Heart Problems That Go Hand in Hand With Strokes

Male stroke patient with his wife

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Heart problems are distressingly common in people who have a stroke. If you have a stroke, both you and your doctors need to be particularly vigilant about your heart during the acute phase of the stroke, during the recovery period — and thereafter.

Types of Cardiac Problems Seen With Stroke

Several kinds of heart problems are commonly seen in people who suffer a stroke. These include myocardial infarction (heart attack), heart failure, and cardiac arrhythmias — especially atrial fibrillation, ventricular tachycardia, and ventricular fibrillation.

Heart problems associated with strokes may be caused by the stroke itself or may be caused by the same underlying process that produced the stroke (most commonly, thrombosis of an artery). Or, the heart problem may occur first, and the stroke may result from it. (This is most often seen when atrial fibrillation produces an embolus to the brain.).

So whenever a stroke is complicated by a heart problem, it is very important for the doctor to make every effort to sort out cause-and-effect. This understanding is necessary so that the most effective therapy can be chosen to hasten recovery and prevent more problems in the future.

Stroke and Myocardial Infarction

As many as 13% of stroke victims aged 60 or older will also have a heart attack within three days of the stroke. Conversely, it is not unusual for a heart attack to be quickly followed by a stroke.

Because many patients with an acute stroke may have difficulty perceiving or reporting the symptoms of a heart attack, the heart problem may go unnoticed. Therefore, it is critical for doctors caring for stroke patients to monitor them carefully for signs of cardiac ischemia.

This includes checking ECGs at least daily for the first few days and monitoring cardiac enzymes for signs of heart damage.

It is not entirely clear why acute heart attacks and acute strokes occur together so often. It is likely that some people who have atherosclerosis may go through periods of time in which the risk of thrombosis at the site of an atherosclerotic plaque is particularly high (for instance, for a day or two after smoking a cigarette).

Since plaques are often found in arteries supplying both the heart and the brain, during such high-risk times strokes and heart attacks may occur nearly simultaneously.

It is especially important for doctors treating an acute heart attack to make sure that the patient is not also having a stroke before they use thrombolytic drugs (that is, “clot busters”). While dissolving a thrombosis in a coronary artery is often therapeutic, dissolving a thrombosis in a brain artery may lead to brain hemorrhage and a dramatic worsening of the stroke.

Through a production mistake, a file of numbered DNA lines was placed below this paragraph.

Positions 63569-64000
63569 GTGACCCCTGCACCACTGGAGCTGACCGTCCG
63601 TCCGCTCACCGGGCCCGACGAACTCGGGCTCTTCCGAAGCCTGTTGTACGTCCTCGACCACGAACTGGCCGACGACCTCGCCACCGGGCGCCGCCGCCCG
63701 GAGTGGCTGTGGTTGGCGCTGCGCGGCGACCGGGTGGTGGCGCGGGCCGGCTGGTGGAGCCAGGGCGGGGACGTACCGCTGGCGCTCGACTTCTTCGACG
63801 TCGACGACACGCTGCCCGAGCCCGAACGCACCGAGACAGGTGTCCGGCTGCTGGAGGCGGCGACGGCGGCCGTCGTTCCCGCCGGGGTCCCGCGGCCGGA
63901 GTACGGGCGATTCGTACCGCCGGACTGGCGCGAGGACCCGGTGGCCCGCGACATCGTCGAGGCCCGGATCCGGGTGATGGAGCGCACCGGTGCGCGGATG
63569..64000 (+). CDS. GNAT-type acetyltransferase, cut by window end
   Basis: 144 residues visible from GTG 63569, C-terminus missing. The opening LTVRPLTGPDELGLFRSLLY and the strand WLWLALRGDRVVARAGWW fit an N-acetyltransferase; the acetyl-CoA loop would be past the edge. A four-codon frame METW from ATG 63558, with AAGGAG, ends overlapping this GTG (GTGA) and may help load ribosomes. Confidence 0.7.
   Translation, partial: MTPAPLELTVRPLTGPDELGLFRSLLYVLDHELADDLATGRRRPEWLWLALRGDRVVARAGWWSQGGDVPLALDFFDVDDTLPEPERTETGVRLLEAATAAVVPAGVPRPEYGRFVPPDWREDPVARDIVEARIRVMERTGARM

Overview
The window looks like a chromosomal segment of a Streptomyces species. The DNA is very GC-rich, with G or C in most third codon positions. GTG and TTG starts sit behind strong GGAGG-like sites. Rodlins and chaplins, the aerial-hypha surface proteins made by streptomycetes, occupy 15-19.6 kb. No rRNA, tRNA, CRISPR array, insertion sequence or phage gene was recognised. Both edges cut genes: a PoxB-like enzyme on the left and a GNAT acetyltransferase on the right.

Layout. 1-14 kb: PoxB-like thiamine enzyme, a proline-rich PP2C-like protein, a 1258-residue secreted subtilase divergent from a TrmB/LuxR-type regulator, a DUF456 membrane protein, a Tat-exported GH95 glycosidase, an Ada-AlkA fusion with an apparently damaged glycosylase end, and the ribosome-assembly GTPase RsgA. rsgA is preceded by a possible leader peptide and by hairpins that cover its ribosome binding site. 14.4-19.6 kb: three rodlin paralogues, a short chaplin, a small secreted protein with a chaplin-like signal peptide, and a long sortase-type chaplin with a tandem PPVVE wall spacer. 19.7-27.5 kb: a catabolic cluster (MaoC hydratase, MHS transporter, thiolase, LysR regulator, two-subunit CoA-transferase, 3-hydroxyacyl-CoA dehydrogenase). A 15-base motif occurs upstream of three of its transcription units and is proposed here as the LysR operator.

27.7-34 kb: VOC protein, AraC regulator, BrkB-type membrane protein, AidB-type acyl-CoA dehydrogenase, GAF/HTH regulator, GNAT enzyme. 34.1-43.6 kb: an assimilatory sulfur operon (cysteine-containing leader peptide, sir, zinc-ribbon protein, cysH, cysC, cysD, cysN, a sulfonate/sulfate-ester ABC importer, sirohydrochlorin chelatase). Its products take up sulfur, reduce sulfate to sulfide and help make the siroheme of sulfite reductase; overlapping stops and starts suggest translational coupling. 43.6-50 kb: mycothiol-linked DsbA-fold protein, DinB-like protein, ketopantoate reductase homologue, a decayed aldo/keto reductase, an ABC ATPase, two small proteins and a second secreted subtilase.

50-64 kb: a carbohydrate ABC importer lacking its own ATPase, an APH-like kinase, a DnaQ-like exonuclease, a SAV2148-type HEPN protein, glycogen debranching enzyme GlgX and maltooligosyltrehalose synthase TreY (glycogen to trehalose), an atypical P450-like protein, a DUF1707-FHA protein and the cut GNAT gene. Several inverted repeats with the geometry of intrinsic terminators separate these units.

Finally, the very fact that a person has had a stroke places them at high risk for a future heart attack. This is because, in most cases, stroke is ultimately caused by atherosclerosis, the same disease that also leads to heart attacks. So most people who have survived a stroke are extremely likely to have significant coronary artery disease (CAD), and they need to undertake aggressive efforts to reduce their future cardiac risk.

Stroke and Heart Failure

Stroke can be associated with new or worsening heart failure. 

Heart failure can result if a stroke is accompanied by myocardial infarction.

Further, the stroke itself can directly cause weakening of the heart by producing a dramatic increase in adrenaline levels (as well as other, less well-defined neurological changes). These changes can cause significant cardiac ischemia (lack of oxygen in the heart muscle) even in people without CAD. The heart damage caused by this “neurologically-mediated” cardiac ischemia, which tends to be permanent, is distressingly common in young, healthy people who have a stroke due to subarachnoid hemorrhage.

Stroke is also associated with transient “cardiac stunning,” in which a portion of heart muscle suddenly stops working normally. This condition, which is probably identical to so-called “broken heart syndrome,” can produce episodes of severe, but temporary, heart failure.

Stroke and Cardiac Arrhythmias

Significant cardiac arrhythmias are seen during the first few days in 25% of patients admitted to the hospital with acute stroke.

The arrhythmia most frequently associated with stroke is atrial fibrillation, which accounts for more than half of stroke-related heart rhythm problems. 

Life-threatening arrhythmias may also occur, including ventricular fibrillation and cardiac arrest. In many cases, such potentially lethal arrhythmias are due to long QT syndrome, which may result from a stroke.

Significant bradycardia (slow heart rate) can also occur after a stroke. Usually, the bradycardia is transient, but occasionally significant heart block may be seen, requiring insertion of a pacemaker.


Serious heart problems are all too common after a stroke. Anyone suffering a stroke needs to be carefully evaluated and monitored for at least several days for the possibility of myocardial infarction, heart failure, and cardiac arrhythmias. And because a stroke itself often indicates that you are at high risk for future cardiac problems, aggressive steps to reduce your cardiac risk become especially critical if you have had a stroke.

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Article Sources

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